I was a tree-hugger during my teenage years. Birkenstocks were in, recycling was all the rage, and I gave up meat after reading my first issue of PETA. In college, I picked up a burger and eschewed my grungy look in favor of something more sorority-like, but never gave up on recycling. To this day I still dive into the trash after my husband’s Diet Coke cans. I also buy mostly organic, free-range, and local when possible. I turn off the lights, take short showers, and plan to drive my car into the ground.
But I’m no saint. An Inconvenient Truth definitely got to me. How could it not – I am a consumer. I prefer cashmere to hemp and Chanel to patchouli oil. I love my air conditioner. So it was with some skepticism that I attended the Living Green Expo this past weekend. (The Got Milkweed? bumper stickers in the parking lot didn’t help.) What I found, however, surprised me.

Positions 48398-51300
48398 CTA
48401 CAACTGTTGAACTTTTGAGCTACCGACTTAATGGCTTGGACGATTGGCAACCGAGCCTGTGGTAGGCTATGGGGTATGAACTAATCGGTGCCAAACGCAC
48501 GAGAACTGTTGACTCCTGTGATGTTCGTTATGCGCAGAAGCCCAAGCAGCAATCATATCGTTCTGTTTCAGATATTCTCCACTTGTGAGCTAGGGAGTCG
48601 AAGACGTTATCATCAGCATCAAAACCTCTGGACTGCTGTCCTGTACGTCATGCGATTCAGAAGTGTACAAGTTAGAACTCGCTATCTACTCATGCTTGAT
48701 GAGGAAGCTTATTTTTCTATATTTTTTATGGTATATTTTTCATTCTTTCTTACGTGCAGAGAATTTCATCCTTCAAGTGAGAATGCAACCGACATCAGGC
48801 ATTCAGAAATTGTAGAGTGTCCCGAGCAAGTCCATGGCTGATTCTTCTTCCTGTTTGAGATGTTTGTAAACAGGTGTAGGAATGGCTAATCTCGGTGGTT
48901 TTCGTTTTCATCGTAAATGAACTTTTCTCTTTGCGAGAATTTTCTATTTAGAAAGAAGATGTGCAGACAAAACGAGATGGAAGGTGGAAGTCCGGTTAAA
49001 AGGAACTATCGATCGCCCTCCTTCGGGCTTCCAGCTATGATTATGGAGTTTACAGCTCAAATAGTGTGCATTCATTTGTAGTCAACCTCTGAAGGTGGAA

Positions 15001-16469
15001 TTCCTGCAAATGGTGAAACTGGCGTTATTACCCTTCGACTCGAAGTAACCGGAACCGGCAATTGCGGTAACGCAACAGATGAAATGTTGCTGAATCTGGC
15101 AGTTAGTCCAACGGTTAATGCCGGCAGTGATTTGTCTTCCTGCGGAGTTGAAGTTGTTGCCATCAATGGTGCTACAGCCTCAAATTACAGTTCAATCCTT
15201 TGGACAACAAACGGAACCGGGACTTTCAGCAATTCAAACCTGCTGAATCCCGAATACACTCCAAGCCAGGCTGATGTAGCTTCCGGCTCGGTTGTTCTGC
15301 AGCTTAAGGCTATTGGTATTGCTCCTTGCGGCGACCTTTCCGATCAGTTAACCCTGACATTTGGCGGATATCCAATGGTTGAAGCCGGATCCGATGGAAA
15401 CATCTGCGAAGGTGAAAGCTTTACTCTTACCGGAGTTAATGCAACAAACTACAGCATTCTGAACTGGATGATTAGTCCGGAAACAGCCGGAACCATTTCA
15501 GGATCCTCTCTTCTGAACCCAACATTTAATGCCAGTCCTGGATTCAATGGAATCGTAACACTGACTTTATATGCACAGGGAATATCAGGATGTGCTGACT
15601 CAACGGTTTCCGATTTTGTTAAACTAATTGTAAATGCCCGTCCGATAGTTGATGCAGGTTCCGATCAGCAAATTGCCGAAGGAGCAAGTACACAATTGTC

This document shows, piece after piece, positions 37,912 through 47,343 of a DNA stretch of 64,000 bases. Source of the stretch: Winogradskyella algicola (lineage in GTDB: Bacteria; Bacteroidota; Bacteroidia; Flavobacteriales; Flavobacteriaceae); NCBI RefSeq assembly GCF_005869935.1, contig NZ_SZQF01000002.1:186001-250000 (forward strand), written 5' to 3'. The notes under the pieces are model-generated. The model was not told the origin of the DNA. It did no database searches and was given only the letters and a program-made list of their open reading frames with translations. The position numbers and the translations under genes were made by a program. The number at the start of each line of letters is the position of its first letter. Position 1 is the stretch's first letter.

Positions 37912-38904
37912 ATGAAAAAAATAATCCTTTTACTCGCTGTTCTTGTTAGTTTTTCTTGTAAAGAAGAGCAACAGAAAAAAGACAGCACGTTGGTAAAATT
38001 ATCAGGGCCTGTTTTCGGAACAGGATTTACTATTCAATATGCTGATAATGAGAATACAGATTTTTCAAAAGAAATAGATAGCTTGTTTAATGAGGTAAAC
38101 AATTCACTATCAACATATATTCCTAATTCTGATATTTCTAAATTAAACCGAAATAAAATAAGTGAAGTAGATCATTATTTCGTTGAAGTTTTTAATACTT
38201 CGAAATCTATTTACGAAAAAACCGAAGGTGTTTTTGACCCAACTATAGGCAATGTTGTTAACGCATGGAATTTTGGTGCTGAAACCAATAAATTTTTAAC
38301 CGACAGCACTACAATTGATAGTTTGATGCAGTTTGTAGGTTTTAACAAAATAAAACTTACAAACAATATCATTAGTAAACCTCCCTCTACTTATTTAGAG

Sure there were smelly soaps, braless women, and chalky snacks. On the other hand, there was the creamiest chocolate soymilk ever, from Organic Valley; gorgeous outdoor furniture made from recycled milk jugs, by Duluth’s loll designs; funky “non-leather” bags from Fast & Furless (my friend Caitlin has her eye on a cherry-red messenger); the most fashionable organic cotton tank and softest bamboo hoodie from Birch Clothing; modern hand wash from Method, and my new favorite thing: household cleaning products from Shaklee. I read about this line in the NY Times, after the socialite-turned-owner Sloan Barrett introduced it to her closest friends. My curiosity became genuine interest when I learned that not only is the Get Clean line non-toxic, but shockingly smart. These products are so concentrated (two teaspoons of dishwasher detergent per load!) that you’ll never want to buy Windex again. Turns out my grandmother has been using the stuff for years. Which makes me wonder when we’ll see Birkenstocks on the runway. . .